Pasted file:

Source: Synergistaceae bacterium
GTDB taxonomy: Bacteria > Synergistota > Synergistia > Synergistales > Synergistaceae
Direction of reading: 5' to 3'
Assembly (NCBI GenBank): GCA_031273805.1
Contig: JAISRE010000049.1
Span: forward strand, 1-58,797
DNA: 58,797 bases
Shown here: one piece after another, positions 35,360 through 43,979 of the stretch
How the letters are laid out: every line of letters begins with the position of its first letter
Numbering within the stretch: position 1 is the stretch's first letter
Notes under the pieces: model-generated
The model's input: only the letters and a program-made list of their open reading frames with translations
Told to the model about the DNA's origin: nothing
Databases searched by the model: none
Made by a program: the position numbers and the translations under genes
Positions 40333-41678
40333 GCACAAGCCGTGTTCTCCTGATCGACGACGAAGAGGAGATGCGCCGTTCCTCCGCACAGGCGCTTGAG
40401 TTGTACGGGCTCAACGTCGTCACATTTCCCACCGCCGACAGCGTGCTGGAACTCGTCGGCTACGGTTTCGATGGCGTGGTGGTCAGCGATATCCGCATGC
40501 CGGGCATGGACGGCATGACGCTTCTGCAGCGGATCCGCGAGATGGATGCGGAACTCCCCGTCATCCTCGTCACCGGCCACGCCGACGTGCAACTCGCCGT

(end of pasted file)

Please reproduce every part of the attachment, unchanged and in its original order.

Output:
Source: Synergistaceae bacterium
GTDB taxonomy: Bacteria > Synergistota > Synergistia > Synergistales > Synergistaceae
Direction of reading: 5' to 3'
Assembly (NCBI GenBank): GCA_031273805.1
Contig: JAISRE010000049.1
Span: forward strand, 1-58,797
DNA: 58,797 bases
Shown here: one piece after another, positions 35,360 through 43,979 of the stretch
How the letters are laid out: every line of letters begins with the position of its first letter
Numbering within the stretch: position 1 is the stretch's first letter
Notes under the pieces: model-generated
The model's input: only the letters and a program-made list of their open reading frames with translations
Told to the model about the DNA's origin: nothing
Databases searched by the model: none
Made by a program: the position numbers and the translations under genes
Positions 40333-41678
40333 GCACAAGCCGTGTTCTCCTGATCGACGACGAAGAGGAGATGCGCCGTTCCTCCGCACAGGCGCTTGAG
40401 TTGTACGGGCTCAACGTCGTCACATTTCCCACCGCCGACAGCGTGCTGGAACTCGTCGGCTACGGTTTCGATGGCGTGGTGGTCAGCGATATCCGCATGC
40501 CGGGCATGGACGGCATGACGCTTCTGCAGCGGATCCGCGAGATGGATGCGGAACTCCCCGTCATCCTCGTCACCGGCCACGCCGACGTGCAACTCGCCGT